Thousands of physical, occupational and speech therapists have been laid off as skilled-nursing facilities transition to a new payment model that kicked in Tuesday.
Dozens of these therapists have emailed Modern Healthcare saying they have been laid off or had their wages cut as a result of the new patient-driven payment model, which is akin to bundled payments and based on patient assessments and acuity rather than the volume of therapy services. Industry observers expect more fallout as certain providers gamed the system to maximize therapy hours, which are now likely going to be a fraction of what they were under the resource-utilization group model.
One national chain, Genesis HealthCare, said that 585 of approximately 10,000 rehabilitation employees were affected by the payment changes. The company’s federal securities filings and its website show that the approximate total number of rehabilitation employees dropped from 14,000 to 10,000 between Dec. 31, 2018 and Oct. 1, 2019. A Genesis spokesperson said that other than the 585 affected employees, the reduction was unrelated to the new PDPM model.
The company said in a statement that it continues to focus on "clinically appropriate interventions while striving for the best outcomes at the lowest cost."
"With recent changes in our industry, we have reorganized our therapy gyms, impacting on average less than one person per facility nationally," Genesis said.
The CMS has said that the patient-driven payment model implementation does not alter patients' therapy needs, noting that should be the "primary driver of care decisions."
But several therapists who work in SNFs have alleged that's not the case.
"Reliant and a few other companies have obviously decided to approach this new payment system financially in a way that does not take into account the patients or their employees. It breaks my heart!" wrote Summer Branch, a speech language pathologist who was laid off by Reliant Rehabilitation on Monday and offered to transition to a per-diem employee.
She said Reliant also expected 95% productivity during her working hours, meaning that time would need to be spent in therapy sessions rather than discussing treatment with patients' families or completing paperwork.
But Branch is heartened by the stories of many other companies that have approached the new model in the way it was likely meant to be, with a patient-centered approach, she said.
Noblesville, Ind.-based Vertis Therapy has not changed its productivity expectations or laid off any employees, said Jessica Beaudry, vice president of operations.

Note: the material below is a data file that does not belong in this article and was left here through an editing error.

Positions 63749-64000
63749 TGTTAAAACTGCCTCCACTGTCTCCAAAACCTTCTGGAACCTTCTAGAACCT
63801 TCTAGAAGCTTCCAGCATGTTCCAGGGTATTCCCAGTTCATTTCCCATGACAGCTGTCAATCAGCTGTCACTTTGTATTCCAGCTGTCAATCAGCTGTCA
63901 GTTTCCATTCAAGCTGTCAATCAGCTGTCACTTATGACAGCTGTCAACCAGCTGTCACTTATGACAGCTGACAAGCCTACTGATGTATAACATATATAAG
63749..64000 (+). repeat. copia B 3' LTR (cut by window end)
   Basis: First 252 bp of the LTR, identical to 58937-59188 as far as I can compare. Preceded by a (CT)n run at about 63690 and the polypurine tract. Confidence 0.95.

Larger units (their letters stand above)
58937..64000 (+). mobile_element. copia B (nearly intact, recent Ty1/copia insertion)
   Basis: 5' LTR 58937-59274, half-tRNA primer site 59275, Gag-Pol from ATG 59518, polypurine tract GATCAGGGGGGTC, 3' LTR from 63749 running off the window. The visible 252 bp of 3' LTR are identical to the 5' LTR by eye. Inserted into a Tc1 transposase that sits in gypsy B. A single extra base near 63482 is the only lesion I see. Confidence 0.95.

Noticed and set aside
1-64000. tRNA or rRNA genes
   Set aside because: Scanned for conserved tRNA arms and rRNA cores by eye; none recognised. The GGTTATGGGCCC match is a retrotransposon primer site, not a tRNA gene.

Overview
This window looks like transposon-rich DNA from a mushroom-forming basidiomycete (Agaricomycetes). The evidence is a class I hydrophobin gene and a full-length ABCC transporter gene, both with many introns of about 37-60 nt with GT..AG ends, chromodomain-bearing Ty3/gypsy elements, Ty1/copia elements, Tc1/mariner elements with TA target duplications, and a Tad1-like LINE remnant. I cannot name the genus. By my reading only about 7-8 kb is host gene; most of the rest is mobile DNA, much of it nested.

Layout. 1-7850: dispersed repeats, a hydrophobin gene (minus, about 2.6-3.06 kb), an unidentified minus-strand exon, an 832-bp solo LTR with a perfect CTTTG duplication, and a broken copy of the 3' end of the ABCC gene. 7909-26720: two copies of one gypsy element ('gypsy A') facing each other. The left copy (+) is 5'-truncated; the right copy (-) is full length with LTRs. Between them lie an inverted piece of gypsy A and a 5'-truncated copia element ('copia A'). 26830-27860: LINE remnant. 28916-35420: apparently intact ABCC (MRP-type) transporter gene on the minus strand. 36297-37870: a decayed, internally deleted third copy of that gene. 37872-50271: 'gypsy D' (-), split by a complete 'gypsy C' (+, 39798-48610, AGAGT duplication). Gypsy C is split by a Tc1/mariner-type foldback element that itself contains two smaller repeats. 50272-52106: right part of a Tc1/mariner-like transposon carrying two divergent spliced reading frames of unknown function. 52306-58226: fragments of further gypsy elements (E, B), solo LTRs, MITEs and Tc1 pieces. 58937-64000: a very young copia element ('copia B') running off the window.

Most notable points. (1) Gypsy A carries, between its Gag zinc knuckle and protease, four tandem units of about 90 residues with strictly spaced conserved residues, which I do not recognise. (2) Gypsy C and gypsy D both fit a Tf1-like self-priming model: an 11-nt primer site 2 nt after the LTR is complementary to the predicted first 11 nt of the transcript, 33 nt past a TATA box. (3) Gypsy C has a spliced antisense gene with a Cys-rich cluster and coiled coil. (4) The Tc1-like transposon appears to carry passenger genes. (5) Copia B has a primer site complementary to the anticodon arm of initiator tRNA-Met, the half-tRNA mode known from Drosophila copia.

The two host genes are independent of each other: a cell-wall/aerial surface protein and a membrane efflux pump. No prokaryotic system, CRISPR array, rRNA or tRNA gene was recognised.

"What we had as an industry was companies who were overutilizing therapy to get higher reimbursement," she said. "In the new system, that does not do them any good."
People should be upset with the companies that are taking advantage of the patient-driven payment model, rather than the model itself, Beaudry added.
"If you are doing the right thing by the patient, everything should be fine," she said.
Reliant said in a statement that it could not share any details about changes to its day-to-day operations but that its mission remains unchanged—providing the best care to its patients.
Calls and emails to Encore Healthcare regarding its total layoffs were not returned.
The former reimbursement model encouraged potentially unnecessary therapy services, the CMS said, adding that it aims to eliminate that motivation while reducing providers' administrative burdens. What was intended to be a "budget-neutral" change includes a provision that group and concurrent therapy minutes can account for no more than 25% of the total services provided to the patient.
"There is no question in my mind that therapy hours are going to be a fraction of what they are today," Gerald Stoll, a vice president with the healthcare division of Hub International Northeast, a global insurance brokerage, told Modern Healthcare last month. "SNFs might not be going after those hip- and knee-replacements anymore. It's probably not a good time to own a therapy company now. But if you do, you need to adapt and change the business model tremendously."
In a memo obtained by Modern Healthcare to the therapy staff at a Florida-based SNF, executives said that concurrent and group therapies are "not an option, they are a must."
The CMS said that the model's 25% limit on group and concurrent therapy is meant to ensure SNF patients receive quality therapy services and that one-on-one sessions remain the "significant majority."
The memo went on to say if employees have decreased hours during the week, they may be asked to work on the weekend. Staff may lose their full-time eligibility and benefits if they do not reach 30 hours a week for three consecutive pay periods.
This mandate is similar to memos to therapists at other facilities, according to a Change.org petition to HHS lobbying for patients and therapists to decide the appropriate care plan, rather than follow corporate directives. It has more than 16,000 signatures.
"No one knows or could even understand the depth of the devastation of this," said Jill Sadler, a physical therapist assistant who was laid off on Oct. 1 by Genesis' Oak Grove Center, a skilled-nursing home in Waterville, Maine, where she worked 14 years. "It affects way more than the therapists. Our elderly deserve the best at the end of life but are always last for all services."
The wave of unemployed therapists will likely outweigh the demand for their services, Vertis Therapy's Beaudry said.
"They will likely struggle for a while," she said. "It is definitely a very scary thing right now for our industry."
UPDATE: This story has been updated to reflect the official number of Genesis HealthCare employees affected by the new PDPM model.